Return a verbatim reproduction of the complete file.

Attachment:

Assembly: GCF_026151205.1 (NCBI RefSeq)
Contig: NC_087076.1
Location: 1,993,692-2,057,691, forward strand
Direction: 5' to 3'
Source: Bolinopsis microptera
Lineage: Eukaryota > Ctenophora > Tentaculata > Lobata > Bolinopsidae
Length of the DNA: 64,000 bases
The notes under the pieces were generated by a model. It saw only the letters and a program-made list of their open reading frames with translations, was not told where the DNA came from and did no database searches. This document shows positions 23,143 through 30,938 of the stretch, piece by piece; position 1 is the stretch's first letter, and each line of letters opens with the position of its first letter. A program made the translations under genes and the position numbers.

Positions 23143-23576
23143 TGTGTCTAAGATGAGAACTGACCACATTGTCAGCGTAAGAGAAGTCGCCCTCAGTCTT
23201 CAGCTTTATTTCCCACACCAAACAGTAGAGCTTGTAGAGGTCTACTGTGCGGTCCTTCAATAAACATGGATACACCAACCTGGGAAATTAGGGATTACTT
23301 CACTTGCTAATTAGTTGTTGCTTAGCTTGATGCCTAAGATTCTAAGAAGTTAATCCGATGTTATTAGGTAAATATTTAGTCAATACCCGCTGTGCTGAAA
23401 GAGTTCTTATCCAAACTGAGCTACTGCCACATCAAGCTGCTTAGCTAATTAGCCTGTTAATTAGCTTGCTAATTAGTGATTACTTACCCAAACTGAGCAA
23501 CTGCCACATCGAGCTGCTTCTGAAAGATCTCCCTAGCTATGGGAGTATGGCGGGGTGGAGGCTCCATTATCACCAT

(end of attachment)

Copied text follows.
Assembly: GCF_026151205.1 (NCBI RefSeq)
Contig: NC_087076.1
Location: 1,993,692-2,057,691, forward strand
Direction: 5' to 3'
Source: Bolinopsis microptera
Lineage: Eukaryota > Ctenophora > Tentaculata > Lobata > Bolinopsidae
Length of the DNA: 64,000 bases
The notes under the pieces were generated by a model. It saw only the letters and a program-made list of their open reading frames with translations, was not told where the DNA came from and did no database searches. This document shows positions 23,143 through 30,938 of the stretch, piece by piece; position 1 is the stretch's first letter, and each line of letters opens with the position of its first letter. A program made the translations under genes and the position numbers.

Positions 23143-23576
23143 TGTGTCTAAGATGAGAACTGACCACATTGTCAGCGTAAGAGAAGTCGCCCTCAGTCTT
23201 CAGCTTTATTTCCCACACCAAACAGTAGAGCTTGTAGAGGTCTACTGTGCGGTCCTTCAATAAACATGGATACACCAACCTGGGAAATTAGGGATTACTT
23301 CACTTGCTAATTAGTTGTTGCTTAGCTTGATGCCTAAGATTCTAAGAAGTTAATCCGATGTTATTAGGTAAATATTTAGTCAATACCCGCTGTGCTGAAA
23401 GAGTTCTTATCCAAACTGAGCTACTGCCACATCAAGCTGCTTAGCTAATTAGCCTGTTAATTAGCTTGCTAATTAGTGATTACTTACCCAAACTGAGCAA
23501 CTGCCACATCGAGCTGCTTCTGAAAGATCTCCCTAGCTATGGGAGTATGGCGGGGTGGAGGCTCCATTATCACCAT